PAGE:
Yesterday, as you probably already know, we lost a legend of the comedy world. Joan Rivers, the guest host of the tonight show and purveyor of all things fashion on the E Channel, passed away last night after a routine procedure went terribly wrong last Thursday. She was put under general anesthesia and when she didn’t regain consciousness, she spent a week in the hospital before finally succumbing to brain death. Joan Rivers was a pioneer for women, especially in the entertainment industry, and her comedy will be missed. One thing though, above all else, set Joan Rivers apart from her peers – she never cared about being “PC,” or politically correct, and she never apologized for making an off-color joke.
Originally, I had this post scheduled for Labor Day itself, but then the tragic Steven Sotloff news came over the wire, and I pulled it. So, here it is, in honor of Steven Sotloff and everyone else who works, a history of Labor day.
For most people, Labor Day signifies the official end of summer and a welcome three-day-weekend. One last chance to fire up the grill and party down, before school and work and the seriousness of winter days creeps back in to our lives. As the name seems to indicate, though, Labor Day is actually a day to remember the many working men and women that have made our country what it is today. Not the way you think, though.
*Video link below
I can’t believe I’m about to say this but the news today is that ISIS has just released a new video that shows a second journalist, Steven Sotloff, being beheaded. James Foley, a fellow journalist, was beheaded on August 19, 2014, and it shocked the nation. The group, ISIS or ISIL, did warn us, though, that a “second message” was coming, and this appears to be it.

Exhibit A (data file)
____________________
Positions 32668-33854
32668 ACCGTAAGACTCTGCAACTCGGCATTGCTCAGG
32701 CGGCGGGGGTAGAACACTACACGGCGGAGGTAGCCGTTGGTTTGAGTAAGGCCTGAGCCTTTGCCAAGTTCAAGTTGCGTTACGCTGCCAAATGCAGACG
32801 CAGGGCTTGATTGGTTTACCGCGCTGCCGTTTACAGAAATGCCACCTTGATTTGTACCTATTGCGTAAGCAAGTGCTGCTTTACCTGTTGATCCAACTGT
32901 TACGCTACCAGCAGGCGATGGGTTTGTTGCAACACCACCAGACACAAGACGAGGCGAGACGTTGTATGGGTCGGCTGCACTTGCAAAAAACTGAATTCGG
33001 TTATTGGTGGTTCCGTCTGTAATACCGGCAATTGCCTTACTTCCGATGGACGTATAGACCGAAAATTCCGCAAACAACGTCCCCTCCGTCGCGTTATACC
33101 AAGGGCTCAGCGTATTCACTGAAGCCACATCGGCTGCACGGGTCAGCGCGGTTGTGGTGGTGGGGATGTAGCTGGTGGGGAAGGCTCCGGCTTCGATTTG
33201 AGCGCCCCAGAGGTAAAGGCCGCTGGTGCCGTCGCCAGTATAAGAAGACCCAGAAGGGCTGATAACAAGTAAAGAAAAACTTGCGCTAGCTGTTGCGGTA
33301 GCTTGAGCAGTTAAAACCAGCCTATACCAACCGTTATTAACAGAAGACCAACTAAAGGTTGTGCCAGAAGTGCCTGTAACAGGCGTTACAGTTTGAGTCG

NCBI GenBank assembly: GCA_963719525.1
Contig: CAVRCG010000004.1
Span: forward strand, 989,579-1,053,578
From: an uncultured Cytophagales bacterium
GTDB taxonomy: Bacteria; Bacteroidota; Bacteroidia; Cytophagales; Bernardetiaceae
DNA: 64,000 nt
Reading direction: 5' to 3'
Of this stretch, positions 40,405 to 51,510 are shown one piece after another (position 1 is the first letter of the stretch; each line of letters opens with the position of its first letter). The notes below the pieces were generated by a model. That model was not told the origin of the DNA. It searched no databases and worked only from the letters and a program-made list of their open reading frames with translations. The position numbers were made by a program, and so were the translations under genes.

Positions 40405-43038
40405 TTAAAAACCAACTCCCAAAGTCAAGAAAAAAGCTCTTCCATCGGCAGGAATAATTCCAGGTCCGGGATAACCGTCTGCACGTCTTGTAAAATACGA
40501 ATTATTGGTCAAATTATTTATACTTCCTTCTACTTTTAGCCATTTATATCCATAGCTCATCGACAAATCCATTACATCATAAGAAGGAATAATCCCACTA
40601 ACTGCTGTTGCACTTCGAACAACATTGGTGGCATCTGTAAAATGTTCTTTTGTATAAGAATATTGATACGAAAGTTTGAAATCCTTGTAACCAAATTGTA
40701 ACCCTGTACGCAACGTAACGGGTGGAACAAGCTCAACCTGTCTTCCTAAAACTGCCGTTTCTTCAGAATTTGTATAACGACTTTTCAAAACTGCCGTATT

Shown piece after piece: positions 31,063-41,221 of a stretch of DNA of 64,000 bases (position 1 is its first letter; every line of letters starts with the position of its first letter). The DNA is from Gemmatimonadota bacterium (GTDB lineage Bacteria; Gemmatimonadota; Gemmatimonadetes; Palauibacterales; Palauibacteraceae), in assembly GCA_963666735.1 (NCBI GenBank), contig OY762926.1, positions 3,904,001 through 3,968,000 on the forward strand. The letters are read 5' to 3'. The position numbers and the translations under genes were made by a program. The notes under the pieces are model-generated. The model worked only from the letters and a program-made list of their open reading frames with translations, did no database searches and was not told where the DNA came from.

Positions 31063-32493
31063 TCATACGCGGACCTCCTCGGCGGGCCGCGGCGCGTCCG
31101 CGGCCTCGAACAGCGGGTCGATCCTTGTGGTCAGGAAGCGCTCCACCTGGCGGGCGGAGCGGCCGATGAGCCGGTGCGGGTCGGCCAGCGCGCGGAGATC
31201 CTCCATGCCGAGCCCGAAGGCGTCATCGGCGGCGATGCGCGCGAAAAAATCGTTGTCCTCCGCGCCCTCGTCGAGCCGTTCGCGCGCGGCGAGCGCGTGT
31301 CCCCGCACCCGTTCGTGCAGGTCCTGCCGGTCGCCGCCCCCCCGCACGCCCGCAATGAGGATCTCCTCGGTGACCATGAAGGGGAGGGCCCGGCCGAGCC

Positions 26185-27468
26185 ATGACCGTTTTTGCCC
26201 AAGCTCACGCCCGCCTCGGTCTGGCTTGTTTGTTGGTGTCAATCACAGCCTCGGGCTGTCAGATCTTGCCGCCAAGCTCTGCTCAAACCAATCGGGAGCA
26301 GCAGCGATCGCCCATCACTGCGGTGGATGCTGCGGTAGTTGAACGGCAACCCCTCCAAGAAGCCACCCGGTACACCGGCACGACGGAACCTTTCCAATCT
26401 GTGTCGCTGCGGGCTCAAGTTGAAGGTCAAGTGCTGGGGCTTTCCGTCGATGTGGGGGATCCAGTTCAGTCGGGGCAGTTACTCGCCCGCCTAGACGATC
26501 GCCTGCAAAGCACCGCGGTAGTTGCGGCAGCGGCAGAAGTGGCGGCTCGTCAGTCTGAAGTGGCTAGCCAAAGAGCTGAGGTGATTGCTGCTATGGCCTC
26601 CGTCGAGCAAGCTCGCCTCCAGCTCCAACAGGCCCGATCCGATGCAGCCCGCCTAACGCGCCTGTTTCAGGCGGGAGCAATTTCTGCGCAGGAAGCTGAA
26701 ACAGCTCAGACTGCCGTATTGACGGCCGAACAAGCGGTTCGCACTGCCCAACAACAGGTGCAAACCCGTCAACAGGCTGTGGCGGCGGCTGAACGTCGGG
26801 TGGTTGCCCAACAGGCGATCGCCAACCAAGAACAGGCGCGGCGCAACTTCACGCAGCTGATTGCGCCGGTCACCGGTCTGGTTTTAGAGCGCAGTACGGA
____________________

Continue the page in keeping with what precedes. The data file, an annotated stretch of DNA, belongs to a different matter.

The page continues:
First, let me say that Steven Sotloff was just 33 years old, younger than I am now, and was a journalist for many years already. He worked for Time and several others magazines, and has appeared on CNN and Fox News more than once. Sotloff was kidnapped when he crossed the border into Syria from Turkey on August 4, 2013, or thereabouts. His family decided to keep the incident under wraps, feeling that would provide the best chance for Sotloff’s safe return. When the video of James Foley was released, though, Sotloff appeared in it and a member of ISIS threatened his life unless airstrikes were called off. As we all know, the airstrikes continued, and Sotloff has now apparently paid the price.
Well, here we are at the end of Labor Day weekend 2014. The summer was mild in New York, and we are probably in for one heck of a winter, but, that’s fine with me – that’s the way I like it. Anyway, on to the post and the Fall, here is the week in quotes. Not much to speak of, but, then again, it was a holiday.
There’s almost no issue that inflames people more than the state of welfare and entitlements in this country, and today a new wrinkle has been revealed in the long-standing debate. A report issued by the U.S. Census indicates that 110 million Americans are now receiving government “means-tested” assistance of some kind. This means that more than one-third of this country is receiving federal housing subsidies, SSI, food stamps, WIC, Medicaid, temporary assistance, and/or welfare benefits. Now, I’m sure that some of the recipients of these benefits are good, hard-working, people who need a helping hand, but that doesn’t mean the system isn’t broken. Both sides of the debate, liberal and conservative alike, have extreme ideas when it comes to reeling in or expanding welfare, but I believe that a common sense middle ground can be found. Remember, politicians like to keep us divided so that we won’t suddenly realize we are all being duped. Entitlement reform is one of the areas that suffers regularly from this practice of distraction.